For feminists and gamers in Toronto, the Internet’s hottest misogyny debacle during the first week of July wasn’t Daniel Tosh’s poor attempt at a rape joke. When local activist Stephanie Guthrie chose to call amateur game designer Ben “Bendilin” Spurr to account for his vile, violent game Beat Up Anita Sarkeesian, she didn’t expect to attract the attention of local and national media, the writer and director of The IT Crowd, or the ire of anonymous angry male gamers. But through it all, she stuck to her guns and dragged an ugly but important issue into the spotlight. Matt Blair spoke to Guthrie via email about the issues, the backlash, and the gamers and non-gamers alike who came to her defense.
Dork Shelf: Tell us about how this whole thing started. How did you find Ben Spurr on Twitter? What happened as you started engaging with each other?
Stephanie Guthrie: Anita Sarkeesian’s Kickstarter story struck a chord with me from the beginning. In addition to my involvement as a founder of Women in Toronto Politics, I also worked on a project called Game-Changers about gender diversity in game design. So this story was meaningful right off the bat.
When I shared on Facebook the articles in New Statesman and Huffington Post UK about the escalation in harassment she was experiencing, most horrifically exemplified by the video game, it sparked deep disgust and anger, not least in my sister Caroline. I couldn’t bear to click HuffPo’s link to where the game was hosted, but Caroline did, and she shared the name Bendilin Spurr, which she said was prominently displayed as creator of the game on Newgrounds.com. Intrigued, I visited Newgrounds and verified such a unique-sounding name was indeed that of the game’s creator.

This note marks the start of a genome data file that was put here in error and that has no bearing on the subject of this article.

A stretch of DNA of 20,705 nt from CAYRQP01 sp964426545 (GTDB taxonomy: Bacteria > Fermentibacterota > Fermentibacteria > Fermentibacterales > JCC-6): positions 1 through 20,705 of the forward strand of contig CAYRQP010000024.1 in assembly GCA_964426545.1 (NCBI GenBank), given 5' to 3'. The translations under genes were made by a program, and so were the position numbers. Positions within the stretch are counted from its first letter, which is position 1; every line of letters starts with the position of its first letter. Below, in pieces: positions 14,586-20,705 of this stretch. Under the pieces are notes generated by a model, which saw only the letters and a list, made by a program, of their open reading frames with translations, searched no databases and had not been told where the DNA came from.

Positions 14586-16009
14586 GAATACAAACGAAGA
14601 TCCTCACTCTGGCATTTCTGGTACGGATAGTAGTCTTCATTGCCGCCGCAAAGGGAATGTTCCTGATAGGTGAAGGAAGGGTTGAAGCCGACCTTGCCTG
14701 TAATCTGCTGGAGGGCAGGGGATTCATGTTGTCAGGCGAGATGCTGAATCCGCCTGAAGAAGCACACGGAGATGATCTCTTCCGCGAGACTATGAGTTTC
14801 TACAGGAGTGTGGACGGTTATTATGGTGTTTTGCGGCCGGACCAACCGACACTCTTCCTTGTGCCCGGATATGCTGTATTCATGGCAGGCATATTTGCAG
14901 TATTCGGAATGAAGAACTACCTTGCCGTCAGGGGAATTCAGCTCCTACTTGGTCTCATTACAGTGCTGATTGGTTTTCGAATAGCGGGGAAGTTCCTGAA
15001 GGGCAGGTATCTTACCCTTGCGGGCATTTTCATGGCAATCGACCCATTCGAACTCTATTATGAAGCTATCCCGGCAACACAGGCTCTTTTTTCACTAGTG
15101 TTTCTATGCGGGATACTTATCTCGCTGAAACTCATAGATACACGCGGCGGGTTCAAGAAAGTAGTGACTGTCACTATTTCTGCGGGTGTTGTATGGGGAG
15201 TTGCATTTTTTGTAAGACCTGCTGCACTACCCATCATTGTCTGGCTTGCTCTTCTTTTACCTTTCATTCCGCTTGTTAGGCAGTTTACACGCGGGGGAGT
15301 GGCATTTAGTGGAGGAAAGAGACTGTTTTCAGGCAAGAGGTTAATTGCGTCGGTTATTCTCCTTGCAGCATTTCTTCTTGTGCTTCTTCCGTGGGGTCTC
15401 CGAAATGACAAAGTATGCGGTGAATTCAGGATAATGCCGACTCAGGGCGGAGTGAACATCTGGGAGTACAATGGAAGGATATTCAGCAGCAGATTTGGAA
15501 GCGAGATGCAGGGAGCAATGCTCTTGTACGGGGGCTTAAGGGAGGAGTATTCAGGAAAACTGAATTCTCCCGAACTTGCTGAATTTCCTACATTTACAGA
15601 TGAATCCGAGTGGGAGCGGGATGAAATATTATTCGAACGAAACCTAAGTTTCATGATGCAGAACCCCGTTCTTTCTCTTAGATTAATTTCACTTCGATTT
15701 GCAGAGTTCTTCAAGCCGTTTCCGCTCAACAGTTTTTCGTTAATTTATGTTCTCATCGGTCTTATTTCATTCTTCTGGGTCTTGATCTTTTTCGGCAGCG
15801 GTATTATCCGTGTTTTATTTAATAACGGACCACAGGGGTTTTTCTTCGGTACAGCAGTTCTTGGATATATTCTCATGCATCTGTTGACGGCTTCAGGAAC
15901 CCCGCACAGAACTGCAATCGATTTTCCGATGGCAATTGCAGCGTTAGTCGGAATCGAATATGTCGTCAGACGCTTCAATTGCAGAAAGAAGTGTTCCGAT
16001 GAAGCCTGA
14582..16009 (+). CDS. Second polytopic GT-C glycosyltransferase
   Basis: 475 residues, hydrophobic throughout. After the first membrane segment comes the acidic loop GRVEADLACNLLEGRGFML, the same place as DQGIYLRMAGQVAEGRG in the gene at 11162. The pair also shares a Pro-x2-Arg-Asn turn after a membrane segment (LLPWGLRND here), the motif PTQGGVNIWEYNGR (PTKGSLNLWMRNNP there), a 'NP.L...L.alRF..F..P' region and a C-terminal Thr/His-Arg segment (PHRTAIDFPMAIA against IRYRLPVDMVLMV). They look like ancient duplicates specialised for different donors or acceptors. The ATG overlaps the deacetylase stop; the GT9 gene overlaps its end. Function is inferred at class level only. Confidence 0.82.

Twitter is my home on the internet, and it’s also a great megaphone. I sought Bendilin Spurr on Twitter and found him easily – the sexist gaming-related tweets in his feed confirmed it. So I called him out in a series of tweets, many of which are captured here in this Storify, as well as his responses which both confirmed and attempted to trivialize my allegations. Both these early tweets and particularly the Storify were retweeted pretty heavily and the story spread rapidly over the weekend. While I met with a significant amount of backlash and anger from Bendilin’s supporters, his detractors definitely overwhelmed them in number and stamina for debate. And debate is what I was after by bringing Bendilin into the open.
DS: Ben has already been suspended from Twitter at least twice. He’s reportedly lost his job, and of course he’s now under constant attack from people on the web who are rightfully offended by the game and by his attitude towards women. But you’ve repeatedly said that you don’t believe he should have been suspended, and that he should be free to express himself. What have been the benefits of having this sort of conversation in public?
SG: The biggest benefit is that by publicly holding people to account for unacceptable acts like creating that game, you make it impossible for the reality of misogyny to escape people. It’s a vivid example of a culture that pervades our lives both on and offline. Not only does a public conversation make it difficult for Bendilin himself to avoid accountability for having made the game, it makes it difficult for people reading about it to believe something absurd like “feminism is no longer necessary.” So it’s valuable for general awareness-raising.
By holding the conversation in public, I also have an opportunity to model the kind of constructive but critical dialogue I’d like to see in the trolls besieging Anita Sarkeesian. There’s been no shortage of humour or profanity in my engagement of Bendilin and his supporters, and at times perhaps even belligerence, but I challenge the idea that this kind of behaviour should be tolerated with a smile and curtsy for the sake of the high road. You can have constructive discussion that involves the word “fuck.”